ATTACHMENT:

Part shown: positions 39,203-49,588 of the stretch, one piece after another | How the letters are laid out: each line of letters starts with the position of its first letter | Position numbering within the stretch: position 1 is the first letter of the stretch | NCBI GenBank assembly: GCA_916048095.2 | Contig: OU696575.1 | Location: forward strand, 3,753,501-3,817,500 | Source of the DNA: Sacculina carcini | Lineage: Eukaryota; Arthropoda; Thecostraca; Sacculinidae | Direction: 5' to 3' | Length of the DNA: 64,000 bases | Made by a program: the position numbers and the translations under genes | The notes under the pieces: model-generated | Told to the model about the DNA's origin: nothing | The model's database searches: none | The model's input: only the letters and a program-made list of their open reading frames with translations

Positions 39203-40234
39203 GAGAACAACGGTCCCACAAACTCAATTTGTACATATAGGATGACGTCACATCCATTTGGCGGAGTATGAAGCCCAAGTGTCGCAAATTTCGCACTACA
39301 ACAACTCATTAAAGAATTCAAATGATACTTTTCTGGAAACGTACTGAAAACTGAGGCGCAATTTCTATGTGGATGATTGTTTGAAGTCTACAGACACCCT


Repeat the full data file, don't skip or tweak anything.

Part shown: positions 39,203-49,588 of the stretch, one piece after another | How the letters are laid out: each line of letters starts with the position of its first letter | Position numbering within the stretch: position 1 is the first letter of the stretch | NCBI GenBank assembly: GCA_916048095.2 | Contig: OU696575.1 | Location: forward strand, 3,753,501-3,817,500 | Source of the DNA: Sacculina carcini | Lineage: Eukaryota; Arthropoda; Thecostraca; Sacculinidae | Direction: 5' to 3' | Length of the DNA: 64,000 bases | Made by a program: the position numbers and the translations under genes | The notes under the pieces: model-generated | Told to the model about the DNA's origin: nothing | The model's database searches: none | The model's input: only the letters and a program-made list of their open reading frames with translations

Positions 39203-40234
39203 GAGAACAACGGTCCCACAAACTCAATTTGTACATATAGGATGACGTCACATCCATTTGGCGGAGTATGAAGCCCAAGTGTCGCAAATTTCGCACTACA
39301 ACAACTCATTAAAGAATTCAAATGATACTTTTCTGGAAACGTACTGAAAACTGAGGCGCAATTTCTATGTGGATGATTGTTTGAAGTCTACAGACACCCT